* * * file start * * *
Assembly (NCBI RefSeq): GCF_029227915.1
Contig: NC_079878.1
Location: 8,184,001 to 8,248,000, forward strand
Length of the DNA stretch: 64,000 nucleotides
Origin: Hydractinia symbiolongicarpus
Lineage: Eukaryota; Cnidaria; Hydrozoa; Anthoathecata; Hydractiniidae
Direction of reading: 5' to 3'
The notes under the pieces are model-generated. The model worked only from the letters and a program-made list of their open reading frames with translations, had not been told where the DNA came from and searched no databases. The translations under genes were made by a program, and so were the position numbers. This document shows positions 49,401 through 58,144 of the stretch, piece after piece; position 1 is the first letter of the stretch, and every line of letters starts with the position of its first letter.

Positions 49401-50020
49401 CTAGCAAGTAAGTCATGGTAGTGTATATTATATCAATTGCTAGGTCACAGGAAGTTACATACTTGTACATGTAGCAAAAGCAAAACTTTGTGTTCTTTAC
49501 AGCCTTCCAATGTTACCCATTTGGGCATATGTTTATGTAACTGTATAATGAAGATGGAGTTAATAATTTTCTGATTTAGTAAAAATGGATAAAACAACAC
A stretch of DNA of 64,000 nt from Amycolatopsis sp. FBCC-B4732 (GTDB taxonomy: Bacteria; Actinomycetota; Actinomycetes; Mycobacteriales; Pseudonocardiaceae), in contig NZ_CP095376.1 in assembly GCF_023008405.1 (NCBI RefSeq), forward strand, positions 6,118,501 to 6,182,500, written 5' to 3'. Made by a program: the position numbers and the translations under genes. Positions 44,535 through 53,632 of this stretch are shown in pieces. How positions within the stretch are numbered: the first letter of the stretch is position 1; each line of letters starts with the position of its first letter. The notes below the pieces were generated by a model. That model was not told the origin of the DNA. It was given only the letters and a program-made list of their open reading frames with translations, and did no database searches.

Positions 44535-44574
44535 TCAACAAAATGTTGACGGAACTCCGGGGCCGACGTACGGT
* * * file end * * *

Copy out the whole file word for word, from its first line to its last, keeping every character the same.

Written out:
Assembly (NCBI RefSeq): GCF_029227915.1
Contig: NC_079878.1
Location: 8,184,001 to 8,248,000, forward strand
Length of the DNA stretch: 64,000 nucleotides
Origin: Hydractinia symbiolongicarpus
Lineage: Eukaryota; Cnidaria; Hydrozoa; Anthoathecata; Hydractiniidae
Direction of reading: 5' to 3'
The notes under the pieces are model-generated. The model worked only from the letters and a program-made list of their open reading frames with translations, had not been told where the DNA came from and searched no databases. The translations under genes were made by a program, and so were the position numbers. This document shows positions 49,401 through 58,144 of the stretch, piece after piece; position 1 is the first letter of the stretch, and every line of letters starts with the position of its first letter.

Positions 49401-50020
49401 CTAGCAAGTAAGTCATGGTAGTGTATATTATATCAATTGCTAGGTCACAGGAAGTTACATACTTGTACATGTAGCAAAAGCAAAACTTTGTGTTCTTTAC
49501 AGCCTTCCAATGTTACCCATTTGGGCATATGTTTATGTAACTGTATAATGAAGATGGAGTTAATAATTTTCTGATTTAGTAAAAATGGATAAAACAACAC
A stretch of DNA of 64,000 nt from Amycolatopsis sp. FBCC-B4732 (GTDB taxonomy: Bacteria; Actinomycetota; Actinomycetes; Mycobacteriales; Pseudonocardiaceae), in contig NZ_CP095376.1 in assembly GCF_023008405.1 (NCBI RefSeq), forward strand, positions 6,118,501 to 6,182,500, written 5' to 3'. Made by a program: the position numbers and the translations under genes. Positions 44,535 through 53,632 of this stretch are shown in pieces. How positions within the stretch are numbered: the first letter of the stretch is position 1; each line of letters starts with the position of its first letter. The notes below the pieces were generated by a model. That model was not told the origin of the DNA. It was given only the letters and a program-made list of their open reading frames with translations, and did no database searches.

Positions 44535-44574
44535 TCAACAAAATGTTGACGGAACTCCGGGGCCGACGTACGGT